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German Sentenced For Fighting With Islamic State


Kreshnik Berisha (right) listens to his lawyer as he arrives at court in Frankfurt in September.

Kreshnik Berisha (right) listens to his lawyer as he arrives at court in Frankfurt in September.

A Frankfurt court has sentenced a German national to three years and nine months in prison, after he admitted fighting with Islamic State (IS) group militants in Syria.

The man, 20-year-old Kreshnik Berisha, spent six months in Syria last year, fighting with Islamic State in Aleppo Province. Berisha was arrested in December 2013 immediately on his return to Frankfurt, his hometown.

Berisha is one of an estimated 500 Germans who have traveled to Syria to fight with Islamic State. Of those 500, German intelligence estimates suggest that 180 have returned home to Germany and another 60 have been killed in Syria, nine in suicide attacks.

Why have so many German nationals traveled to Syria to fight with Islamic State, and even to commit suicide for the group? One reason for the large numbers of Germans being recruited into Islamic State has been linked to the militant group's ability to spread its propaganda by talking directly to wannabe jihadis via social media.

Claudia Dantsche, a German specialist in Islam who counsels families whose relatives are at risk of radicalization, told the McClatchy news agency in June that there has been "a massive increase in propaganda from recruiters for ISIS...They have Germans spreading their propaganda on Facebook in German, in groups frequented by teenagers and on pages of people they identify with. The extent and effect of this radical direct approach is a new thing."

The same phenomenon has also been apparent among British recruits to Islamic State, who have been able to directly communicate with British militants already with Islamic State in Syria via social-media sites like Twitter and Ask.fm.

Who Are The Germans Fighting With IS?

According to Hans-Georg Maassen, the head of Germany's Federal Office for the Protection of the Constitution, many of the Germans in Syria have an immigrant background. Berisha's family is orginally Kosovo.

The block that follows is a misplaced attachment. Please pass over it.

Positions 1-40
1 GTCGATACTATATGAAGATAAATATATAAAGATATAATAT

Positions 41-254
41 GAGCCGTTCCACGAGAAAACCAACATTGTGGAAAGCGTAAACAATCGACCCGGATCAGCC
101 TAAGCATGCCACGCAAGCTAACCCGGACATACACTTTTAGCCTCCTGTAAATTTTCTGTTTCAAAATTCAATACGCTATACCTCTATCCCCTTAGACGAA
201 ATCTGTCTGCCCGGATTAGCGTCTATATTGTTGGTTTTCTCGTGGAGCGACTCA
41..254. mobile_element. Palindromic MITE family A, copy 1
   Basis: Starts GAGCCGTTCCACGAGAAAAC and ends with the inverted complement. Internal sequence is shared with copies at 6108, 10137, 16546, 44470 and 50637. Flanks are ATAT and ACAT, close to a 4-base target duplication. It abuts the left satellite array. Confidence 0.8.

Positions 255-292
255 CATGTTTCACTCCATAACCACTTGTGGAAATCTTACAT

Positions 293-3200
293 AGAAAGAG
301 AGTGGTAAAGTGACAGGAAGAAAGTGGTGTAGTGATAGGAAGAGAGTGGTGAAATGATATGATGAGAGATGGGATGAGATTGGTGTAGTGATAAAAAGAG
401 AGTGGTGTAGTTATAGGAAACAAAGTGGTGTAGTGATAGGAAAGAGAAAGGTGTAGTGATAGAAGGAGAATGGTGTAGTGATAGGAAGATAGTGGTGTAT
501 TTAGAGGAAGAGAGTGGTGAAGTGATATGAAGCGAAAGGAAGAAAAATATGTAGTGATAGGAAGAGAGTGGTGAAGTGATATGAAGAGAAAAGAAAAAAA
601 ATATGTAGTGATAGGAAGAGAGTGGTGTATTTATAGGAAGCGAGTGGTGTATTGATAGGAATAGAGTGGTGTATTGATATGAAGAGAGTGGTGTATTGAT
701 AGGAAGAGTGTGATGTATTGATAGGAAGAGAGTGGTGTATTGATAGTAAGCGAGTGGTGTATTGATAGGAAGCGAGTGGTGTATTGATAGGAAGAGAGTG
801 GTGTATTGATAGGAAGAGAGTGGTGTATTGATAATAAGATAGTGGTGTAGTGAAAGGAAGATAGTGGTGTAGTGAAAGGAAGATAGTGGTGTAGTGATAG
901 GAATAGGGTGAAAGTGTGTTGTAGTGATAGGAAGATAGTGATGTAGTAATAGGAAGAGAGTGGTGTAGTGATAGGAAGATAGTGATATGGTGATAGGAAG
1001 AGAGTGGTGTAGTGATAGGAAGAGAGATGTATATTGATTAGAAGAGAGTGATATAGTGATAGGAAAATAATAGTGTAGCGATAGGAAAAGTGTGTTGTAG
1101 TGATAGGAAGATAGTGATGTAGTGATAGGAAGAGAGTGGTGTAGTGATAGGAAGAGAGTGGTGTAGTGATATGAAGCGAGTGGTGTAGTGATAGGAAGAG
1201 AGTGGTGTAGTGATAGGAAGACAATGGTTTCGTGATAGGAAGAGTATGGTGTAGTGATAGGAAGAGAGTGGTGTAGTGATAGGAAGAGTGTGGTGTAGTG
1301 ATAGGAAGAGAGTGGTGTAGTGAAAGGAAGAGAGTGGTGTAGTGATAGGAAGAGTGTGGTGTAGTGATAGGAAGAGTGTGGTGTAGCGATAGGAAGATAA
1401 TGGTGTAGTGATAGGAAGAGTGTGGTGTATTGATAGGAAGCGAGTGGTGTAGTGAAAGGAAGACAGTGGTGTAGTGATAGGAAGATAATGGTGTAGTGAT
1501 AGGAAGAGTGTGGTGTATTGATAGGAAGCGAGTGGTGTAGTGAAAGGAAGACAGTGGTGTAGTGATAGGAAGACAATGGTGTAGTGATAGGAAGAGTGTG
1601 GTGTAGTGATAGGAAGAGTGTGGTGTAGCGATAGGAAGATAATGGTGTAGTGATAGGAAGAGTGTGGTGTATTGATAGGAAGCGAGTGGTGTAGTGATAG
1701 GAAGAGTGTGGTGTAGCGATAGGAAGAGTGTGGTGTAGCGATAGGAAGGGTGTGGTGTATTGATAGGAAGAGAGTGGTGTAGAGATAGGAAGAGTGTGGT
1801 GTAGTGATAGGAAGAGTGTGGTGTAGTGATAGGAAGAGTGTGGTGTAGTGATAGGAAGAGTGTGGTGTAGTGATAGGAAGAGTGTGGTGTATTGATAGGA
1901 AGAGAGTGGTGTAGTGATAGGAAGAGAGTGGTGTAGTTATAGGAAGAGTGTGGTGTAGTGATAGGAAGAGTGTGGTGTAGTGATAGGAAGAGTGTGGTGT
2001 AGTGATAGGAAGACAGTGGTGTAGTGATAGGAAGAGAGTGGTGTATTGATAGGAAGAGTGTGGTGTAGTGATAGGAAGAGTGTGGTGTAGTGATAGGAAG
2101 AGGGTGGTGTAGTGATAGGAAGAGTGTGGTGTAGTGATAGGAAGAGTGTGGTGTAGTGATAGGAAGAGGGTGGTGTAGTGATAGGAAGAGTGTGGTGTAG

Most of them are young men aged between 17 and 30, Maasen said.

As is the case with other Westerners, some of the Germans joining Islamic State are recent converts to Islam and were radicalized in Germany after their conversions.

A December 3 report by NPR tells the story of Alfons R., a 19-year-old German convert who was killed fighting with Islamic State in Syria.

Alfons converted to Islam when he was 17. After his 18th birthday, he took his savings and went on a trip to Turkey with two friends. He returned to Germany, but then traveled to Turkey again. This time, the teenager did not go home. Instead he went to Syria. He was killed in October.

Berlin Rapper

Perhaps the most high-profile German Islamic State militant is the former popular Berlin gangsta rapper, Deso Dogg. His real name is Denis Mamadou Gerhard Cuspert, but he now calls himself Abu Talha al-Almani.

Earlier this year, Cuspert -- also a convert to Islam -- appeared in an Islamic State mass beheading video, in which he holds aloft a severed head and explains that the victim and his murdered comrades had fought against the militant group.

Cuspert is also suspected of being behind Islamic State's propaganda outlet, Al Hayat Media.

Prior to joining Islamic State, Cuspert became known to the German authorities for making videos praising terrorists and criticizing the West, and for giving speeches across Germany in which he preached extremist Islam.

After his 2010 conversion to Islam, Cuspert also swapped rap and began to write nasheeds, Islamic devotional songs, that "The Guardian" claims are "not dissimilar" to those put out by Al Hayat.

'Blowback'

The German authorities have long expressed concern about potential blowback from German militants fighting in Syria who return home to Germany.

In his 2013 interview with Deutsche Welle, Maassen of the Office for the Protection of the Constitution admitted that Germany is "highly concerned about returnees" because they have fighting experience and know how to make weapons. Moreover, returnees who are "suffused with ideology" could act as role models for others, warned Maassen.

-- Joanna Paraszczuk

About This Blog

"Under The Black Flag" provides news, opinion, and analysis about the impact of the Islamic State (IS) extremist group in Syria, Iraq, and beyond. It focuses not only on the fight against terrorist groups in the Middle East, but also on the implications for the region and the world. The blog's primary author, James Miller, closely covered the first three years of the Arab Spring, with a focus on Syria, and is now the managing editor of The Interpreter, where he covers Russia's foreign and domestic policy and the Kremlin's wars in Syria and Ukraine. Follow him on Twitter: @Millermena

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